DOGTV is based on more th‍‍‍an 60 different studies from universities around the world.

Focus group: some footage from DOGTV’s scientific research

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“Classical music resulted in dogs spending significantly more of their time quiet than did other types of auditory stimulation”

“The Influence of auditory stimulation on the behaviour of dogs housed in a rescue shelter”, DL Wells, Queen’s University,Belfast

“Colour perception and the use of video playback experiments in animal behaviour”, Leo Fleisman, William McClintock, University Of California, 1997

“Video playback may represent an effective means for studying motion or shape”

“Video sequence can be a useful tool in the study of how visual stimuli affect many aspects of animal behaviour”

(“Can video images imitate real stimuli in animal   behavior experiments?”, Richard B. D’eath, 1997,   University of Oxford, UK

“Stimulation of features of the environment presented before 8 weeks might reduce subsequent fear and anxiety”

“Exposure to video images between 3 and 5 weeks of age decreases neophobia in domestic dogs”, Jolanda Pluijmakers,David Appleby, Department of Clinical Veterinary Sciences, University of Bristol, UK

“The Behaviour of kennelled dogs is influenced by visual stimulation in the form of television programmes”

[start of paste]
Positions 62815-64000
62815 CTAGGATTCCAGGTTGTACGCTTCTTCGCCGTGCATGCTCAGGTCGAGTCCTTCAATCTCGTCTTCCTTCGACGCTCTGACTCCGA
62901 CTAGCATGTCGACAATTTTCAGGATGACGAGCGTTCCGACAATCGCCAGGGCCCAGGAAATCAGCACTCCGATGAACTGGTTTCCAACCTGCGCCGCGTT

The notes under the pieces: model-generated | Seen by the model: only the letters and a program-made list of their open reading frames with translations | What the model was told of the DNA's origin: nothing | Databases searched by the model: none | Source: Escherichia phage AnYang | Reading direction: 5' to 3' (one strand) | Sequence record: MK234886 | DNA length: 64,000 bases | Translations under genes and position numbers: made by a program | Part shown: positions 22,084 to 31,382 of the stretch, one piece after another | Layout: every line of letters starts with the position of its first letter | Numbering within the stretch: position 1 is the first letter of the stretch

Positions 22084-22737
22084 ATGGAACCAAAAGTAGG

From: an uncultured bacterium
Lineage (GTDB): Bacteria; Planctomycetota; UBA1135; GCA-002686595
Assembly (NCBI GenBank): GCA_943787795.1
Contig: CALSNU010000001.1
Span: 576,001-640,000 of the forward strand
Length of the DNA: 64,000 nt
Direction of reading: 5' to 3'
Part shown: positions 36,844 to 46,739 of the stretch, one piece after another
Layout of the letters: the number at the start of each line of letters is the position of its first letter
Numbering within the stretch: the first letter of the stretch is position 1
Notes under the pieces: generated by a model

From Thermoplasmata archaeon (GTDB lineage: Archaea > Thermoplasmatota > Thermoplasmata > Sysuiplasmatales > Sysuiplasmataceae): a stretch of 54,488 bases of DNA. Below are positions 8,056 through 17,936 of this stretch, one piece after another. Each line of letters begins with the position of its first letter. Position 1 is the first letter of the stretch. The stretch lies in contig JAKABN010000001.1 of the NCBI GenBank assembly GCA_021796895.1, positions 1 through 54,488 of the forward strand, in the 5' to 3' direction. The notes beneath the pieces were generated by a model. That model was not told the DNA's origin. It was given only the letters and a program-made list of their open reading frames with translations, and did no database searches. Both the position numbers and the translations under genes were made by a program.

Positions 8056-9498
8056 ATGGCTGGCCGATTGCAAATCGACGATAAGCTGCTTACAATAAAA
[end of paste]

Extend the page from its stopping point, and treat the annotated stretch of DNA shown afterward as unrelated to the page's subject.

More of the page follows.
“The Influence of visual stimulation on the behaviour   of dogs housed in a rescue shelter”, L Graham, DL   Wells, 2005, Queen’s University, Belfast, UK

“Owners could command their dogs to   obey simple tasks via the video projector, and the dogs’ overall   performance was only slightly poorer in this condition than in the real situation”

“Successful application of video projected human images for signaling to dogs”, Peter Pongracz, 2003, University of Budapest

Scientifically Designed Content

DOGTV is based on studies conducted at more than sixty different universities from across the globe.

The studies which lead to the development of DOGTV include:

  • Showing how visual stimuli can impact a dog’s behavior

  • Studies showing ways in which exposure to sounds which frighten dogs can help them become acclimated to the sounds and reduce their anxiety

  • studies that indicated that more dogs are positively impacted by listening to classical music than by other auditory stimulation.

These studies and more helped our researchers develop the programming best-suited for our dogs and yours.